Enzymatic analysis

Enzyme activity was studied in muscle tissues of fish. After sacrificing the fish, 0.1 g of tissue was taken from the dorsal region and immediately placed on ice. It was then homogenized in 2 ml of 0.9% chilled saline using a Teflon pestle tissue grinder and centrifuged for 5 mins at 4 [degrees]C. The supernatant was used for estimating aspartate transaminase (AST), alanine transaminase (ALT) (Wooten, 1964), acid phosphatase (ACP) and alkaline phosphatase (ALK) (Garen and Levinthal, 1960). The end point was recorded using UV-VIS spectrometry (Spectronic Genesys 2) at 510 for ACP and ALK and 490 nm for AST and ALT.

Vitellogenin analysis

Fish were killed by decapitation and muscle tissue (0.1 g) was homogenized in ice-cold phosphate-buffered saline (PBS; pH 7.3), with a 1:2 ratio of wet mass to buffer volume, in a glass homogenizer and centrifuged at 13,000 g for 15 min at 4 [degrees]C. Briefly, the ELISA protocol which was essentially that used by Denslow et al. (1999), was as follows: an amount twice the tissue weight of ice cold saline was added and the homogenate was centrifuged for 60 min at 50,000 g at 4[degrees]C. The supernatant was filtered and stored in aliquots at -20[degrees]C. All the wells were coated with capture antibody and kept overnight at 4 [degrees]C and then washed with washing buffer and blocked by blocking/dilution buffer. Standard curves were prepared by dilution of 100 of the stock solution in an appropriate volume of blocking buffer. Three different dilutions of each sample in cold blocking buffer were made. The tissue homogenate was diluted to 400 times. To the blocking buffer-coated plate 100 of Vtg standard dilution was added in duplicate. After incubation overnight at 4 [degrees]C, plates were washed five times with washing buffer (PBS, 0.1% Tween-20, 0.1% BSA). Horse radish peroxidase (HRP) conjugated secondary antibody (200 diluted 1:500 in sample buffer was added to each well. The color development was stopped after 5-15 min in the dark by adding 50 [micro]l of 0.5 M [H.sub.2]S[O.sub.4] to each well. The plates were read at 405 nm on a Labsystems multiscan Elisa plate reader, and data were analyzed on the associated software Softmax. The standard curve was fitted using a quadratic equation.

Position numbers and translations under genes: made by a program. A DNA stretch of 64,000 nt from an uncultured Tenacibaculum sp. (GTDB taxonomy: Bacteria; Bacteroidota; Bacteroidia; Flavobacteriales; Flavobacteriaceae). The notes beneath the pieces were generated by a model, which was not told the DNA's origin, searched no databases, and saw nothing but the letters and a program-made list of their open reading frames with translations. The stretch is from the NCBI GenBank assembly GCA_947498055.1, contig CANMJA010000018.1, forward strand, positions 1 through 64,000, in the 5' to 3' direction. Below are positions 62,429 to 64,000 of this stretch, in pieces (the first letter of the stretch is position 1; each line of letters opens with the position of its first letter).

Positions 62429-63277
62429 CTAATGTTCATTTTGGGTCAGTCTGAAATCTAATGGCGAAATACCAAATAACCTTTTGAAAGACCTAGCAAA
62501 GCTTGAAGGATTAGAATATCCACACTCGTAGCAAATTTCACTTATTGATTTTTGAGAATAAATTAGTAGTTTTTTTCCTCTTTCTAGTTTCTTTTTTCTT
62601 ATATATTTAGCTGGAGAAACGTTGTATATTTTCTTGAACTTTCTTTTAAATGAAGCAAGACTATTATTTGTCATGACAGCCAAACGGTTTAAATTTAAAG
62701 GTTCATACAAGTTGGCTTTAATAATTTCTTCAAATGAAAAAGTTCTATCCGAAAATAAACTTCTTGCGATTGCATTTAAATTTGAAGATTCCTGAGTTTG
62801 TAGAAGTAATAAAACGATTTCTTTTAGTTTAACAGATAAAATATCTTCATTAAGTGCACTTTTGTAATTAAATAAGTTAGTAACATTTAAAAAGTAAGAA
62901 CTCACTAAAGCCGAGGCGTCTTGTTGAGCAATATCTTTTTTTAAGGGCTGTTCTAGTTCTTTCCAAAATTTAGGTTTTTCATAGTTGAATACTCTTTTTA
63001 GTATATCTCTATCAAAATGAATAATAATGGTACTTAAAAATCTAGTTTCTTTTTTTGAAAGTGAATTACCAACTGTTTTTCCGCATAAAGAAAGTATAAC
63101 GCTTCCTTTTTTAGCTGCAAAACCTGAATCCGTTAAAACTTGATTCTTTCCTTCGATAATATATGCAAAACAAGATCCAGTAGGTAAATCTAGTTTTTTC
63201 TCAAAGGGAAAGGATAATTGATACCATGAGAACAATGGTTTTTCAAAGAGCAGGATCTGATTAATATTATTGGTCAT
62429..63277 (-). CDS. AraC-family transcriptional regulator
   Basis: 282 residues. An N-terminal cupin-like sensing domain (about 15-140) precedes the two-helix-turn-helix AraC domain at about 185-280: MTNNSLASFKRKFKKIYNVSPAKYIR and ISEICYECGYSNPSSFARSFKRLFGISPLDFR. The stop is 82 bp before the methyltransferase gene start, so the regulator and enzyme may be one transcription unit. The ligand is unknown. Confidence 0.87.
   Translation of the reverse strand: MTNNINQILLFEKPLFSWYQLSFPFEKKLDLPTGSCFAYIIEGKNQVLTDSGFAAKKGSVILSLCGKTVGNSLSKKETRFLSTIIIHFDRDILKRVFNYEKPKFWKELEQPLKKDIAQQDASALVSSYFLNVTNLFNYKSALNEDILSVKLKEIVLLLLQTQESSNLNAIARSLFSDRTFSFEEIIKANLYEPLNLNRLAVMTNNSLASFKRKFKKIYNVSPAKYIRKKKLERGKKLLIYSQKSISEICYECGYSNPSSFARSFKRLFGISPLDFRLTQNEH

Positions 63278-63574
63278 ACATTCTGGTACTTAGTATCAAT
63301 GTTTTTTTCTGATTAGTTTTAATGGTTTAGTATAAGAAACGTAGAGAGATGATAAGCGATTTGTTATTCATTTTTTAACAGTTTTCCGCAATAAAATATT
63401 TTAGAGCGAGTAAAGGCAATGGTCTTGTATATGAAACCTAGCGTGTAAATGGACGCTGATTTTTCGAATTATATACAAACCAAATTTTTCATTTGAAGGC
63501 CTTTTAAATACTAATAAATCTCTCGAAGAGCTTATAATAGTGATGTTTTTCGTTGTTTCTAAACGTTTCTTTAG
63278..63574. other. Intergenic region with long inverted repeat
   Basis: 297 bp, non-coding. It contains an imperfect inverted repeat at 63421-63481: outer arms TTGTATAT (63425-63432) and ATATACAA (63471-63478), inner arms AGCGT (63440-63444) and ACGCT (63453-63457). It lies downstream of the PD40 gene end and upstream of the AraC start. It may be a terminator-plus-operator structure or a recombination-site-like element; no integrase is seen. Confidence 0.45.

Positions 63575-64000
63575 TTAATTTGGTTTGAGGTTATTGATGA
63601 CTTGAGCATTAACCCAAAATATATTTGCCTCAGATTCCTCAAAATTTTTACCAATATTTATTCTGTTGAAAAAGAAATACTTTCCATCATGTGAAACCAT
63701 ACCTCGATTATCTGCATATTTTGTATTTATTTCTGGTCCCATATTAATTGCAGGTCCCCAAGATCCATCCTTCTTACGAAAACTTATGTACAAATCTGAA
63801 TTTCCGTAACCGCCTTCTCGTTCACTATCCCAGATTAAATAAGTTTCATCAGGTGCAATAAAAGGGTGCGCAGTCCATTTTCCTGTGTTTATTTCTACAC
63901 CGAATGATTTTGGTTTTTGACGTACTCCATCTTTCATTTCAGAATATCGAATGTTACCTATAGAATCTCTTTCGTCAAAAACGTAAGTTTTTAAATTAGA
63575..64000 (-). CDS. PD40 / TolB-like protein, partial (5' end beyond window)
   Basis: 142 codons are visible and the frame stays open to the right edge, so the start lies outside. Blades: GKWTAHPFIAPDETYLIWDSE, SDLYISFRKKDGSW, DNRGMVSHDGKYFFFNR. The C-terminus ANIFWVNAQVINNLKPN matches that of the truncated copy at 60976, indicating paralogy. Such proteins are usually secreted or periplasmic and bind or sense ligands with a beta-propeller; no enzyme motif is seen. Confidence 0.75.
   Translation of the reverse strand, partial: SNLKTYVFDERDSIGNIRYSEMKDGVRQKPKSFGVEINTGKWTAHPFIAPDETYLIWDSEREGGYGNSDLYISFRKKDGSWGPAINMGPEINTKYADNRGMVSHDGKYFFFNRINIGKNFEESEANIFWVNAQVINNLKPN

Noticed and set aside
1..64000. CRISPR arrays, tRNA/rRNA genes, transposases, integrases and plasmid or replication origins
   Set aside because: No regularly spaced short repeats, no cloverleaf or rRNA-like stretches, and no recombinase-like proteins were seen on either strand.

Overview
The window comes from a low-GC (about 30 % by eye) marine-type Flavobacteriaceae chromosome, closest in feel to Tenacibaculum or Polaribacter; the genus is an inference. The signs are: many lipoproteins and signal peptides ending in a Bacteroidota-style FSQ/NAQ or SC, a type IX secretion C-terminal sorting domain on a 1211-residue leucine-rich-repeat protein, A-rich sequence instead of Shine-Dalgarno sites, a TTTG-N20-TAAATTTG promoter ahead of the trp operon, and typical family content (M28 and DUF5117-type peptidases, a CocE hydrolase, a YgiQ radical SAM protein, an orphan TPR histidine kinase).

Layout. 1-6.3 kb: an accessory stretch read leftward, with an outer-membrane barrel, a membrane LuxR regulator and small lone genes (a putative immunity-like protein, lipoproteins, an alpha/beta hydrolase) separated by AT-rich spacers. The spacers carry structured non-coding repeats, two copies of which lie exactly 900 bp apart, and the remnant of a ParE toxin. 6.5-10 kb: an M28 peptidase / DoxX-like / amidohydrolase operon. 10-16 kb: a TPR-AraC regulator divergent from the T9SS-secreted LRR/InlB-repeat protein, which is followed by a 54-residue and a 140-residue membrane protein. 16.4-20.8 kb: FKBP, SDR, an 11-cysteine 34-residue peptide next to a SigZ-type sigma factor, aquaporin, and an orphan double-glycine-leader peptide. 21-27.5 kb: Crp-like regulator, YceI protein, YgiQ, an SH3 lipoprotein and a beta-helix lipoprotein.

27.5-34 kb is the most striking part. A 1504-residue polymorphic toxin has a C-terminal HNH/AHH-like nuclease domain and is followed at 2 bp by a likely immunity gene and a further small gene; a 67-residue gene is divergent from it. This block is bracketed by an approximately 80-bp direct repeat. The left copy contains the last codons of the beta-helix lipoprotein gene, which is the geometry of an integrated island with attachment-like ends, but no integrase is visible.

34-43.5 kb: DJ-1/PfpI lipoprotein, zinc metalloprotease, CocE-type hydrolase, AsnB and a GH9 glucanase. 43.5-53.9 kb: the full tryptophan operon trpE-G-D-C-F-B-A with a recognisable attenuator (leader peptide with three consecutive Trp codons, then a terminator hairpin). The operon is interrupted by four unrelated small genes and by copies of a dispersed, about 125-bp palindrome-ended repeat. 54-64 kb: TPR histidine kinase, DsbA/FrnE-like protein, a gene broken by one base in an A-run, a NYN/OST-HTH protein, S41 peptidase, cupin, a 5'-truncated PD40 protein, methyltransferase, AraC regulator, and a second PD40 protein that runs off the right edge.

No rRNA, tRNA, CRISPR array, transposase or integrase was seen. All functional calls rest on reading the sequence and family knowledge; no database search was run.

Bioaccumulation studies

Quantitative expression of organ-wise distribution of bioaccumulated compounds was analysed using super critical fluid extraction and reverse phase high performance liquid chromatography.

Residue analysis

Muscle, liver, brain, gill, and testis samples were weighed and frozen till extraction. Prior to extraction, tissues were thawed and excess moisture was absorbed using filter paper and sodium sulphate. The tissues were thoroughly compounded in sand matrix to increase the surface area of exposure. Supercritical fluid extraction was carried out by using an SFX 220 (Model 260 D ISCO serial: 202D20283), which consisted of an SFX 220 extractor, an SFX 200 controller and a D-syringe pump with a capillary restrictor and a temperature controller. The extraction conditions were decided using existing methods. The conditions followed for extraction of MP were: temperature 40 [degrees]C, pressure 12,000 Kp, C[O.sub.2] with 0.05% acetonitrile. Extracts were collected at the end of the restrictor with 7 to 8 ml of acetonitrile (Wang and Chang, 1998). The samples were collected in acetonitrile, stoppered tightly and stored at 0 [degrees]C till further analysis.

High performance liquid chromatography

Reverse phase high performance liquid chromatography was performed to determine MP. The chromatogram used in this study consisted of an LC-10AS pump (Waters), a SIL-9A injector, a SPD-10 A dectector and aRP18 column (300mmx3.9mm). A degassed and filtered mixture of 0.05 M potassium hydrogen phosphate pH 2.5 and acetonitritle (65:35 v/v) was used as eluent. Flow rate was maintained at 1.0 ml/min. Detection was performed at 254 nm and the runtime for each analysis was 10 min (Akhtar et al., 1996).


Internal organs, viz. liver, kidney, brain, testis and muscle were collected from all exposed fish at the end of the experimental period. Liver and testis samples were fixed in neutral buffered formalin, followed by four stepwise changes of 70% alcohol, and stored in 90% alcohol until further processing. The preserved tissue was then dehydrated in a graded alcohol series and embedded in paraffin. Sections of 4 [micro]m were stained with hematoxylin Barse et al. (2010) Asian-Aust. J. Anim. Sci. 23(12):1557-1565 and eosin, and observed under a microscope (Olympus BX40). Photographs were taken by Nikon (SC 35 type 12) camera with 30 sec shutter speed.

Statistical analysis

All data were analyzed using SPSS (Version 11). Main effects of treatment, interval and their interaction were analysed by two-way analysis of variance (ANOVA). Significant differences between means were found by Duncan's Multiple Range Test (DMRT). Overall treatment (methyl paraben dose dependent) effects were emphasized for the purpose of presentation of results and their discussion.